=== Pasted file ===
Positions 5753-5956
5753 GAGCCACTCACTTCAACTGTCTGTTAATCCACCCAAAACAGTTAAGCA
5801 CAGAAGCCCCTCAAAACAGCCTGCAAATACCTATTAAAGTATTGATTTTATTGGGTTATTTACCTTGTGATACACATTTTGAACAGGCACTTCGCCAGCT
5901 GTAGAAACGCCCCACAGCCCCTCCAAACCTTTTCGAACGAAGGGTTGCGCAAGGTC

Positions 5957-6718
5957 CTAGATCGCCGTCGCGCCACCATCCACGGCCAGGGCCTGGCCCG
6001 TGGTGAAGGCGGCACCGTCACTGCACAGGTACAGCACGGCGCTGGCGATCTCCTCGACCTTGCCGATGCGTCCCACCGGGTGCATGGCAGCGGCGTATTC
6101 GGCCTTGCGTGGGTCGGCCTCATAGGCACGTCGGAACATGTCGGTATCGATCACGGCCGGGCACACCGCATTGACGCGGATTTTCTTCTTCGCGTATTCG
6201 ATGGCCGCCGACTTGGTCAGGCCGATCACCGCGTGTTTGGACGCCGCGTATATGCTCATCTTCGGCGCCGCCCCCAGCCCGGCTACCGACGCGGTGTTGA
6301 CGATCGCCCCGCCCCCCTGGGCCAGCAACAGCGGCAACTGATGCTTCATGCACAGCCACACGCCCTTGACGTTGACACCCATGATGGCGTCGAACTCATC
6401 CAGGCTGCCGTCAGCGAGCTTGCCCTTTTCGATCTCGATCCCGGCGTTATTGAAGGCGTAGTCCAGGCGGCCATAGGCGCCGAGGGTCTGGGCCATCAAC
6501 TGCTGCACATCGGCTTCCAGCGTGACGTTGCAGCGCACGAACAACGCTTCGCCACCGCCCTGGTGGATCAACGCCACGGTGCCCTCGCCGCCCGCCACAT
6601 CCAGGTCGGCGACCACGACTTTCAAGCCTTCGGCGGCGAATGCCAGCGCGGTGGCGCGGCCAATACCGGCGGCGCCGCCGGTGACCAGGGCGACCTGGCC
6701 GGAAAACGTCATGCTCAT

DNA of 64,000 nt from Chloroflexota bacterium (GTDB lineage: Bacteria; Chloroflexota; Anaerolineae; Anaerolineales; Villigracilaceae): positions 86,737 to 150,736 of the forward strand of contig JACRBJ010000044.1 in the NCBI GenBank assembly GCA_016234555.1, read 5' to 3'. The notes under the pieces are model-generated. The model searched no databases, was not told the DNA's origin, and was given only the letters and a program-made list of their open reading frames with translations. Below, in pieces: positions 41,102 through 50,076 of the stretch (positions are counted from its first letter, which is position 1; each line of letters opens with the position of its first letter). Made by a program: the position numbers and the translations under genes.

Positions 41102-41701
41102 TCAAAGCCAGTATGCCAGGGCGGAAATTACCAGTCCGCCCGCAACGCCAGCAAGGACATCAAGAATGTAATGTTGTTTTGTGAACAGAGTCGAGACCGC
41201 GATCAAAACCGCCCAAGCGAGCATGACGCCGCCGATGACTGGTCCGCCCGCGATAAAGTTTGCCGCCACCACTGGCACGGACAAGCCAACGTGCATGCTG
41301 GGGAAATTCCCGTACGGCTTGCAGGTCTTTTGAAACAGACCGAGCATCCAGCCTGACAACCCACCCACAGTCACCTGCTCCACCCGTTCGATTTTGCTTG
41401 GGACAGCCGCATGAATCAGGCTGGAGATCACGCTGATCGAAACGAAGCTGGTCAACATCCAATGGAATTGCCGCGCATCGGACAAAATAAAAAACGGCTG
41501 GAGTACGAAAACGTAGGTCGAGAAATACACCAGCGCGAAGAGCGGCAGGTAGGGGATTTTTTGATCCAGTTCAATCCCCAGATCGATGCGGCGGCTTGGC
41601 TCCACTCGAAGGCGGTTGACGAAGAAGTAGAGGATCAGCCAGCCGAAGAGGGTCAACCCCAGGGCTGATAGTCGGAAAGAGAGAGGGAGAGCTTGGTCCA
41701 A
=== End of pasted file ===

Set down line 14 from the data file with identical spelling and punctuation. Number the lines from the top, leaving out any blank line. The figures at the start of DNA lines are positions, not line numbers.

6701 GGAAAACGTCATGCTCAT